in lockon theres the SU-25t, that one is the most realistic landing feel there is in any sim.

ground handling is realistic too to the point where one can blow a tire if you turn the plane too hard while taxing to the tarmac

ake109
08-17-2007, 11:45 PM
Originally posted by papotex:
in lockon theres the SU-25t, that one is the most realistic landing feel there is in any sim.

ground handling is realistic too to the point where one can blow a tire if you turn the plane too hard while taxing to the tarmac

I like the way IL2 models the collaspe of the landing gear if you yaw the plane too hard on the ground while taxiing at high speed.

triad773
08-18-2007, 12:18 AM
Just a comment that any crate with a belly radiator ( like Hurri, or P-51 ) will have a harder time of it belly landing in a field than others- otherwise it's a manner of energy (IMHO) for near-field (and making it to the runway) out of fuel landings.

Also- the experiences I have had had not very much problems with prop pitch. I was toooo caught up in moment.

captainbong1970
08-18-2007, 02:32 AM
I've had bad experiences with Stukas trying to land in the field (fixed gear).

I've also belly landed a plane after bailing out, somehow it came down on the back of a hill.

so I should stayed onboard

djetz
08-18-2007, 03:11 AM
Good point about the weight and the big tyres of heavies vs fighters.

My point, though, was that heavies need a lot more room to land. In real life, unlike this game, farms and fields tend to have fences and other obstructions. More likely to cause problems for a fighter than a bomber, but not good in either case. Heavies have huge wingspans, too. They need a lot of clear space to make a safe emergency landing, a lot more than fighters.

And yet, they did. The Luftwaffe had something like 40 airworthy B-17s over the course of the war, all salvaged from planes that had made rough landings. Plus several B24s, Lancasters, and Halifaxes, and many more types. They also had Spits, Mustangs, Thunderbolts, Mosquitos, etc etc.

Clearly, rough landings in fields and on roads were survivable regularly enough that it was worthwhile trying. As I said, there are also many stories of pilots landing in fields and being able to take off again, including the cases where they picked up downed comrades, which would make a single engine plane dangerously overweight.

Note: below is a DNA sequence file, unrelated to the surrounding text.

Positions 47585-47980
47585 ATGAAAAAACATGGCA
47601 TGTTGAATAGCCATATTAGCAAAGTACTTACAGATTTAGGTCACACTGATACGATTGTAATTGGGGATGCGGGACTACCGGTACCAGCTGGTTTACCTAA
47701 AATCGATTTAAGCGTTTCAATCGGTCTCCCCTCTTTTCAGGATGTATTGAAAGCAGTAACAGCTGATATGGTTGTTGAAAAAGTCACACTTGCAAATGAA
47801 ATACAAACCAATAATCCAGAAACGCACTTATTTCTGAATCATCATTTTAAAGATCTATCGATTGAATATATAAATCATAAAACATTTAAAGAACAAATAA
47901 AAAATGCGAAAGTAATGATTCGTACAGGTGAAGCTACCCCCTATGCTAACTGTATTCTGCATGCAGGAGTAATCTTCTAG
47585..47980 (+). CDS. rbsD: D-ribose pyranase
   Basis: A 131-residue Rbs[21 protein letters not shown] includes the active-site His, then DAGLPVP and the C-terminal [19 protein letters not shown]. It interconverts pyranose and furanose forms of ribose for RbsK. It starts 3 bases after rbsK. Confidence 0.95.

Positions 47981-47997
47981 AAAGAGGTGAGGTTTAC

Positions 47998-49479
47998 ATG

The fact that these things happened proves that rough landings were not a suicidal risk. They were risky, of course, but not so dangerous that nobody would try.

I think we do get an easier time of it in the game than real aircrew did in real life, but I don't think that the idea that any non-airfield landing was a suicidal risk is realistic either.

As for wheels-up landings, a fairly flat surface and no serious obstructions is all you'd need. Not completely safe, by any means, but generally survivable. I reckon I'd be willing to give it a shot if it was necessary. Given that bailing was also risky, and that if you didn't have sufficient altitude it was suicidal, a rough landing, even without engine power, wasn't a bad choice.

If you could reduce to near stall speed at around the same time you touch down, you'd be walking away a lot more often than you'd be carried away.

NAFP_supah
08-18-2007, 04:29 AM
Originally posted by Spaturnio:
<BLOCKQUOTE class="ip-ubbcode-quote"><div class="ip-ubbcode-quote-title">quote:</div><div class="ip-ubbcode-quote-content">So should we be able to glide these birds down this easily when the engine dies???

Scrag

The only plane which required bailout in case of engine stop was the F104, because much of it's lift comes from engine blown air on the wing surfaces...

No engine = bricklike gliding path http://forums.ubi.com/groupee_common/emoticons/icon_wink.gif </div></BLOCKQUOTE>

I'd stone who ever told you that lie, I personally know three RNLAF F-104 pilots who did a engine out landing with their starfighters and not only did they survive but the planes flew again after having their engines replaced. The glide ratio may suck but if you are close to base you can still make it back. If you are too far from base even a glider doesn't make it back.